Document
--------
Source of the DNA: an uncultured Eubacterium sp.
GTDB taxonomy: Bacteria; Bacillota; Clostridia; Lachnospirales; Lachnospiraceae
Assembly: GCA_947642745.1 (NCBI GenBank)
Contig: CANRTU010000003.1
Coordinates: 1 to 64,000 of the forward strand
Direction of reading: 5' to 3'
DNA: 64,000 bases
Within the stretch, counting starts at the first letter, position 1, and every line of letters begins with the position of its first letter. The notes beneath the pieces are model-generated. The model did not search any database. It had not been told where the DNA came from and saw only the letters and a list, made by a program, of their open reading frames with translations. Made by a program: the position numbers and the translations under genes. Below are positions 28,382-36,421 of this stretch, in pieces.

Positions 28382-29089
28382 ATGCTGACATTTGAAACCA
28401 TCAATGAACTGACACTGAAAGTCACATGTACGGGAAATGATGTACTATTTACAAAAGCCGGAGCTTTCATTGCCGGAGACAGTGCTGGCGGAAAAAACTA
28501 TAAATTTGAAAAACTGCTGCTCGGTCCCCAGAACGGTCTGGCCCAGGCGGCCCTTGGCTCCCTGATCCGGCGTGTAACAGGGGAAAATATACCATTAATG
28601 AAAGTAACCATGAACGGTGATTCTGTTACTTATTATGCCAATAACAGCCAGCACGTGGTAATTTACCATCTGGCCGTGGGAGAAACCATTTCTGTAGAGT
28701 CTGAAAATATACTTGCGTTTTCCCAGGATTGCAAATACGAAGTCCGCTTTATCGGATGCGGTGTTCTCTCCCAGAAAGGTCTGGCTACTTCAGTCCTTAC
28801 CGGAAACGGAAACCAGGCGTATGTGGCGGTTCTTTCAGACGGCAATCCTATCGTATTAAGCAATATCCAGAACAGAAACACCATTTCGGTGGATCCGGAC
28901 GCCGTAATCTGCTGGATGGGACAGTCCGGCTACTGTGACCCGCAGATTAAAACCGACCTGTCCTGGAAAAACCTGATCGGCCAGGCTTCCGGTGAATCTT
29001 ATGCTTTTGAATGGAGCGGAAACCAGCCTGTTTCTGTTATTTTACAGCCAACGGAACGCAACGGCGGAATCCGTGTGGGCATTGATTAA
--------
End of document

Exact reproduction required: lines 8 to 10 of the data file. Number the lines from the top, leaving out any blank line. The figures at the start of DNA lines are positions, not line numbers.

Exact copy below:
Within the stretch, counting starts at the first letter, position 1, and every line of letters begins with the position of its first letter. The notes beneath the pieces are model-generated. The model did not search any database. It had not been told where the DNA came from and saw only the letters and a list, made by a program, of their open reading frames with translations. Made by a program: the position numbers and the translations under genes. Below are positions 28,382-36,421 of this stretch, in pieces.

Positions 28382-29089
28382 ATGCTGACATTTGAAACCA